How to Use This Book

The world of spices is at your fingertips; you can discover it in this book. Embark on a culinary tour and discover the commodity that incited nations into wars.

This book takes a practical and modern approach to cooking so that you can create healthy and delicious meals without having special skills or spending a great deal of time in the kitchen. The featured recipes range from simple spice mixtures to sauces, so
chicken casserole recipes, japanese restaurant, chinese pancakes, fried rice, rachel ray,
plit the cake horizontally into three and fill and cover with the cream, using a small palette knife to smooth it evenly over the top and sides. Decorate the top with the orange zest. Store in the refrigerator.

For a video masterclass on icing a cake, go to www.mykitchentable.co.uk/videos/icing

Cappuccino Cake

Make sure you use deep sandwich tins for this recipe, as the shallower tins tend to overflow. They are available from good cookshops or by mail order.

Cake tins needed: 2 loose-based 20cm (8in) sandwich tins, 4cm (1½in) deep

50g (2oz) cocoa powder

6 tbsp boiling water

3 large eggs

60ml (2fl oz) milk

175g (6oz) self-raising flour

1 rounded tsp baking powder

100g (4oz) butter, softened

275g (10oz) caster sugar

for the filling and topping

300ml (½ pint) pouring double cream

1 level tsp instant coffee, dissolved in 2 tsp hot water

a little cocoa powder or drinking chocolate, for dusting

Step one Preheat the oven to 180°C/Fan 160°C/gas 4. Lightly grease both the tins and line the bases with non-stick baking parchment.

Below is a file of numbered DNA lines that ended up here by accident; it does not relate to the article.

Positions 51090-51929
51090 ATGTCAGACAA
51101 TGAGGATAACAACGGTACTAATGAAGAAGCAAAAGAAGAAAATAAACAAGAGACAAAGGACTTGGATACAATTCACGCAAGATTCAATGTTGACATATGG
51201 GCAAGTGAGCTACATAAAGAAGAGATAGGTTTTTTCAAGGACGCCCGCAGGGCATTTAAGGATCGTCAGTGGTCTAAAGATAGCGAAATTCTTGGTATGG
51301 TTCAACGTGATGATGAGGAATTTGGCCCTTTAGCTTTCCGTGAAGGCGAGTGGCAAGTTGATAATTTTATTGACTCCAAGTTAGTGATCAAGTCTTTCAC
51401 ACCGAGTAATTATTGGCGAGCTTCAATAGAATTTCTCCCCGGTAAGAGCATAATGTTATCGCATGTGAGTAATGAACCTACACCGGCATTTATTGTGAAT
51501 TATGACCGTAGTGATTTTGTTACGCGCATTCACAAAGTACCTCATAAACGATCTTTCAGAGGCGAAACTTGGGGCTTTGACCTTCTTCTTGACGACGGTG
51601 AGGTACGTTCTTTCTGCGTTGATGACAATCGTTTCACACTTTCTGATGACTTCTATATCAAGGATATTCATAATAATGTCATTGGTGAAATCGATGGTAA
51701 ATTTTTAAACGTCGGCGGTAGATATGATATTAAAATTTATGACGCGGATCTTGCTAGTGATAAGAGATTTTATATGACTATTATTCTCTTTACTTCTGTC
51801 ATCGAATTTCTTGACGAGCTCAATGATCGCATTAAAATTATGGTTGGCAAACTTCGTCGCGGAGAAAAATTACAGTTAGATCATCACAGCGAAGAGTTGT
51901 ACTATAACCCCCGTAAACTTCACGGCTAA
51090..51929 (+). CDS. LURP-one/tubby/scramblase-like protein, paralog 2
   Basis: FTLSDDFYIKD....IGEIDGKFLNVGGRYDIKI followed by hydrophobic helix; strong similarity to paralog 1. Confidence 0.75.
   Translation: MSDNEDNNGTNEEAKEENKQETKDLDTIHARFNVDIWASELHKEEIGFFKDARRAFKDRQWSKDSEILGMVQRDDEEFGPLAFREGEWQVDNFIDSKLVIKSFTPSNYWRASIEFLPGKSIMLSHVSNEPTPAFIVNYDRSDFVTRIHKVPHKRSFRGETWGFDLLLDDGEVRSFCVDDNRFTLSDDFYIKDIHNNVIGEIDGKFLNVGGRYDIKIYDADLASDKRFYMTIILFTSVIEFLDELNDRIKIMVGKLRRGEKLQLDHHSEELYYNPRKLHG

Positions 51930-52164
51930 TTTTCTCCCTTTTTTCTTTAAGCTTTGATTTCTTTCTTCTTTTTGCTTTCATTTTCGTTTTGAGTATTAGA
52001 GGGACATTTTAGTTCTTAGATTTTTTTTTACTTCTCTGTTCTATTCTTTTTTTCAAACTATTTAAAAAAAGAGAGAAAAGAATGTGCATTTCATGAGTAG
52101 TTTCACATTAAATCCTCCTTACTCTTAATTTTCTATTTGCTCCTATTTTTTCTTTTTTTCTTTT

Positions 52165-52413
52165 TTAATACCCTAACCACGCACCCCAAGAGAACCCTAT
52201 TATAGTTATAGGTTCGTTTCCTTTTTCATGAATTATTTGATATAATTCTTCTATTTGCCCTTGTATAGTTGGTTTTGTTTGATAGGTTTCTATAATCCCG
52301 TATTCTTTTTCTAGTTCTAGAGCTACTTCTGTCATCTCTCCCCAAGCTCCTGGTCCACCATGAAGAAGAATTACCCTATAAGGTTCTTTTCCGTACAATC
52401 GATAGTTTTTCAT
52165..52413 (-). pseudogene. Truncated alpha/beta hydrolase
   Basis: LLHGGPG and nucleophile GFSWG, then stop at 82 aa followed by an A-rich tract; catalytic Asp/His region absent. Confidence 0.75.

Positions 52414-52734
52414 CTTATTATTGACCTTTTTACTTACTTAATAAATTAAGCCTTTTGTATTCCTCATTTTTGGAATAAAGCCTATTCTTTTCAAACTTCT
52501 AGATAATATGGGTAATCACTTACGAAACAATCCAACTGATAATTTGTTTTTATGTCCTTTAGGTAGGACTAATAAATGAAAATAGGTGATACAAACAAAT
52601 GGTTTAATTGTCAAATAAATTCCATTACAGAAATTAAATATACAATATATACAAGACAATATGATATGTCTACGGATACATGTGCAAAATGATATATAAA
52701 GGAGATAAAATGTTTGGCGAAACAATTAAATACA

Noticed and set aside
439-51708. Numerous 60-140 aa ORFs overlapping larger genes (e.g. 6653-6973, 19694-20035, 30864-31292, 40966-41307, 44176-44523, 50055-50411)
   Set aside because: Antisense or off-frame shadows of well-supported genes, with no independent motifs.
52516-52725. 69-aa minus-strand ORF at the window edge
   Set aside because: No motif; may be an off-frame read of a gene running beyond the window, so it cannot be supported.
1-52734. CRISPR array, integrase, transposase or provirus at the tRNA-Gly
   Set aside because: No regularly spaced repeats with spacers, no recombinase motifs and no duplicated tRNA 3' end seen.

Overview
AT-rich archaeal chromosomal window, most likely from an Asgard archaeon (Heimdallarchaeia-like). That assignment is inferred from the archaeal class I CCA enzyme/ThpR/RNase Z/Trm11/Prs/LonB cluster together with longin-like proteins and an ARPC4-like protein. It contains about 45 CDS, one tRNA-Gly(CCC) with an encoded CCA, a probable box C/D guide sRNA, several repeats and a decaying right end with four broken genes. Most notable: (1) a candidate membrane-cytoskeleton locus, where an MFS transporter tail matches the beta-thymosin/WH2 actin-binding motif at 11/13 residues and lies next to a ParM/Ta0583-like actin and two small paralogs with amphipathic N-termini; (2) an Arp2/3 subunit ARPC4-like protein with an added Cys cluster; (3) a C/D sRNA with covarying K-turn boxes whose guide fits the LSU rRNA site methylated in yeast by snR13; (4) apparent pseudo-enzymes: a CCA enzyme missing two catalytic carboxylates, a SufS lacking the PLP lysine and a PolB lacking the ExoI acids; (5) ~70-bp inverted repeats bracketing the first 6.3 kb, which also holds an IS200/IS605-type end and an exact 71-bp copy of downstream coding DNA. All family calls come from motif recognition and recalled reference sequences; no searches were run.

Step two Put the cocoa powder into a large mixing bowl, add the boiling water and mix well until it has a paste-like consistency.

Step three Add all the remaining ingredients to the bowl and whisk with a hand-held electric mixer until just combined. The mixture will be a thickish batter (be careful not to overwhisk).

Step four Divide the cake mixture between the prepared tins and gently level the surface. Bake for 25–30 minutes, until the cakes are well risen and beginning to shrink away from the side of the tin. Turn the cakes out onto a wire rack and leave to cool completely.

Step five To finish the cake, whip the double cream until it just holds its shape and then stir in the dissolved coffee. Use half the cream to fill the cake and spread the remainder over the top. Gently smooth the surface with a palette knife and dust with sifted cocoa or drinking chocolate. This cake is best eaten fresh; store in the fridge if necessary.

For Mary Berry’s guide to baking equipment, go to www.mykitchentable.co.uk/authors/MaryBerry/equipment

Frosted Walnut Layer Cake

This is a truly old-fashioned cake iced with a simple ‘American frosting’ of sweet whipped egg white.

Cake tins needed: 3 x 20cm (8in) sandwich tins

225g (8oz) butter, softened

225g (8oz) caster sugar

4 large eggs

225g (8oz) self-raising flour

2 level tsp baking powder

100g (4oz) walnuts, finely chopped

for the frosting

2 large egg whites

350g (12oz) caster sugar

4 tbsp water

¼ level tsp cream of tartar

to decorate

walnut halves